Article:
Given that the UK will soon be escaping the EU, what opportunities might this afford? Three policy directions immediately stand out: public ownership, industrial strategy, and procurement. In each case, EU regulation previously stood in the way of promising left strategies. In each case, the political and economic returns from bold departures from neoliberal orthodoxy after Brexit could be substantial.

While not banned outright by EU law, public ownership is severely discouraged and disadvantaged by it. ECJ interpretation of Article 106 of the Treaty on the Functioning of the European Union (TFEU) has steadily eroded public ownership options. "The ECJ", argues law professor Danny Nicol, "appears to have constructed a one-way street in favour of private-sector provision: nationalised services are prima facie suspect and must be analysed for their necessity". Sure enough, the EU has been a significant driver of privatisation, functioning like a ratchet. It’s much easier for a member state to pursue the liberalisation of sectors than to secure their (re)nationalisation. Article 59 (TFEU) specifically allows the European Council and Parliament to liberalise services. Since the ‘80s, there have been single market programmes in energy, transport, postal services, telecommunications, education, and health.

Britain has long been an extreme outlier on privatisation, responsible for 40 per cent of the total assets privatised across the OECD between 1980 and 1996. Today, however, increasing inequality, poverty, environmental degradation and the general sense of an impoverished public sphere are leading to growing calls for renewed public ownership (albeit in new, more democratic forms). Soon to be free of EU constraints, it’s time to explore an expanded and fundamentally reimagined UK public sector.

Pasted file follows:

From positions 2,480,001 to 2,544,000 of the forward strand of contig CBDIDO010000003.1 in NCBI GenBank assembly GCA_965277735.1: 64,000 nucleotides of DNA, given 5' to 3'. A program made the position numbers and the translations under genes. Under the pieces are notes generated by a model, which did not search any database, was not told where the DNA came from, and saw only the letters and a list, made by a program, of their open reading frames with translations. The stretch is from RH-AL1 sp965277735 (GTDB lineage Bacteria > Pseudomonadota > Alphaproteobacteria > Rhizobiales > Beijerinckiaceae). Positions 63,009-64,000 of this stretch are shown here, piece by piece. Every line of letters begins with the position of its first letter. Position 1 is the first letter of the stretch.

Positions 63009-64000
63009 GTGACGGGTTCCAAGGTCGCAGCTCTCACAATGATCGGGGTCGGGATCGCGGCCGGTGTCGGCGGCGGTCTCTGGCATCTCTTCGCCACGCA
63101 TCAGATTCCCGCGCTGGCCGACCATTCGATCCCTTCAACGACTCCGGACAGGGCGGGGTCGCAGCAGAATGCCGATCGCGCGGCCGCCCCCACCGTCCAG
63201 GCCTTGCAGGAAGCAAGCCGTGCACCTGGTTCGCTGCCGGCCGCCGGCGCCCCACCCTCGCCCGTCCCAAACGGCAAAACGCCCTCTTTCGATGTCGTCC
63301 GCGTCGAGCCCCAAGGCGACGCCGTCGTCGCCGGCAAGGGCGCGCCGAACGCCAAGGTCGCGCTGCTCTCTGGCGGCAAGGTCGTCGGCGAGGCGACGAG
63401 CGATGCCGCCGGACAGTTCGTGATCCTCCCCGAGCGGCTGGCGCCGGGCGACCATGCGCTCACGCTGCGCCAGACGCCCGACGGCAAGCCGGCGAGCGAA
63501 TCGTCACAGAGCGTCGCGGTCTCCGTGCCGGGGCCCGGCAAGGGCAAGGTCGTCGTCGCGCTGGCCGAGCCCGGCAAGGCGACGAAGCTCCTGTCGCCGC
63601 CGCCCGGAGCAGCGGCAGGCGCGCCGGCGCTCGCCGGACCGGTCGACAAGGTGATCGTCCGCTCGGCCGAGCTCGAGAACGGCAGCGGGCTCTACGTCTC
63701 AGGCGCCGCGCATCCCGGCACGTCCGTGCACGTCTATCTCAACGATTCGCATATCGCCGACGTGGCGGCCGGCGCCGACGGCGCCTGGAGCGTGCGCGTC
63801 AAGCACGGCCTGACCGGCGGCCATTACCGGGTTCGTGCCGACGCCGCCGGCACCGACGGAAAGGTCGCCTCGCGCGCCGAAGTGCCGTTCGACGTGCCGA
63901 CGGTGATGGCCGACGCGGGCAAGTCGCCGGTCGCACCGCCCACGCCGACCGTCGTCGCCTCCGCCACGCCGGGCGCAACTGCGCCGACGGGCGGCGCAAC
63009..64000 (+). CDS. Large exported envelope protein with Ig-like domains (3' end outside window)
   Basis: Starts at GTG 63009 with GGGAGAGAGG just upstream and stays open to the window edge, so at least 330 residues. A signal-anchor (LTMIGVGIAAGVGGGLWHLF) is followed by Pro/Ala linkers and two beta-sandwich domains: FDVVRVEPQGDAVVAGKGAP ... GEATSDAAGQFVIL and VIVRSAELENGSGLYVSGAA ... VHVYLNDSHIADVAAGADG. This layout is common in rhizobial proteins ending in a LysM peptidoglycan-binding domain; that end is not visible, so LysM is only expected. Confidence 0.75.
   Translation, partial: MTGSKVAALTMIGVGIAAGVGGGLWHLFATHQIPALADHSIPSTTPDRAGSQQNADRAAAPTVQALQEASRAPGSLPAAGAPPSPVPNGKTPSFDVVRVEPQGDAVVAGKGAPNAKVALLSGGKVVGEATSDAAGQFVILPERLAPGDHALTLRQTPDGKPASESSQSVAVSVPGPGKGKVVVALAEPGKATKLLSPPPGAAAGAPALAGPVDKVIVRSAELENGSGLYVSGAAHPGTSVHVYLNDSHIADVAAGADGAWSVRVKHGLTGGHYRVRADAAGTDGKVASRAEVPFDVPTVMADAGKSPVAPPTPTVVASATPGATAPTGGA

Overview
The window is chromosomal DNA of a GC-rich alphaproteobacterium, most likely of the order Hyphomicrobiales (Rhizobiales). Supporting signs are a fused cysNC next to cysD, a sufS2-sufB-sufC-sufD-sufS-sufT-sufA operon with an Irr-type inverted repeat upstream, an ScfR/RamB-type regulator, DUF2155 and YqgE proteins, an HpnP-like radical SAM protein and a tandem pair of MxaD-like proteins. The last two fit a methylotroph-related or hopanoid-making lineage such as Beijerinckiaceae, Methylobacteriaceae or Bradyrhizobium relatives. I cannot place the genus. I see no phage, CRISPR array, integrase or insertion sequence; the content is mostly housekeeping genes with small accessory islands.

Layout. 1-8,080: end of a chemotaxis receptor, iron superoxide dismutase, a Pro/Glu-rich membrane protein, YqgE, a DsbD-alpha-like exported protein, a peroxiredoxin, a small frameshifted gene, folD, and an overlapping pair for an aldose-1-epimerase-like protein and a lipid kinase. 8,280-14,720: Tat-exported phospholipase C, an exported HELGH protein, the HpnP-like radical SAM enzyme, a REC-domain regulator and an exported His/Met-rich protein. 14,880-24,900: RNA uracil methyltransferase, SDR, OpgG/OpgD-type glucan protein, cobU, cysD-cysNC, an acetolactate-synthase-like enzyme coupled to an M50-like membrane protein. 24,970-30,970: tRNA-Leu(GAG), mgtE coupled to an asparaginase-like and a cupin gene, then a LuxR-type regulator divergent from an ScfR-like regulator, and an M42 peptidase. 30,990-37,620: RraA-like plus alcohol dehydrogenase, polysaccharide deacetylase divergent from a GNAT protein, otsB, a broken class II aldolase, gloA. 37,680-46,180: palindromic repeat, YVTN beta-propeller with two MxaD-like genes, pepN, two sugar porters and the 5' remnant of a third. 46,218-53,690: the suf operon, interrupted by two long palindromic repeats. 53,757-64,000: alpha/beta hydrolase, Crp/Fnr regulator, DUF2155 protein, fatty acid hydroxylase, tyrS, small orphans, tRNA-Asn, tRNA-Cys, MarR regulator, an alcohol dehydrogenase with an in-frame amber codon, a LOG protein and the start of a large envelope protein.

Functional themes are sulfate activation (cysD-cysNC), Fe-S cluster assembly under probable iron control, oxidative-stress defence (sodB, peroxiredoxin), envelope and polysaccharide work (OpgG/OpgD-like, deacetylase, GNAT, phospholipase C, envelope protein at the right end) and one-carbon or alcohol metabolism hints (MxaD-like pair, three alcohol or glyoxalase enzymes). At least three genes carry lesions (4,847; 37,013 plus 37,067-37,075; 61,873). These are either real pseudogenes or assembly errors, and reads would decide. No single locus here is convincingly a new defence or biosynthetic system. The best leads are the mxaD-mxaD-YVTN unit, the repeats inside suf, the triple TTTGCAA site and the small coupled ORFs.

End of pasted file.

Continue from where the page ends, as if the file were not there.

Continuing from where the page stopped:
Next, Britain’s industrial production has been virtually flat since the late 1990s, with a yawning trade deficit in industrial goods. Any serious industrial strategy to address the structural weaknesses of UK manufacturing will rely on "state aid" – the nurturing of a next generation of companies through grants, interest and tax relief, guarantees, government holdings, and the provision of goods and services on a preferential basis.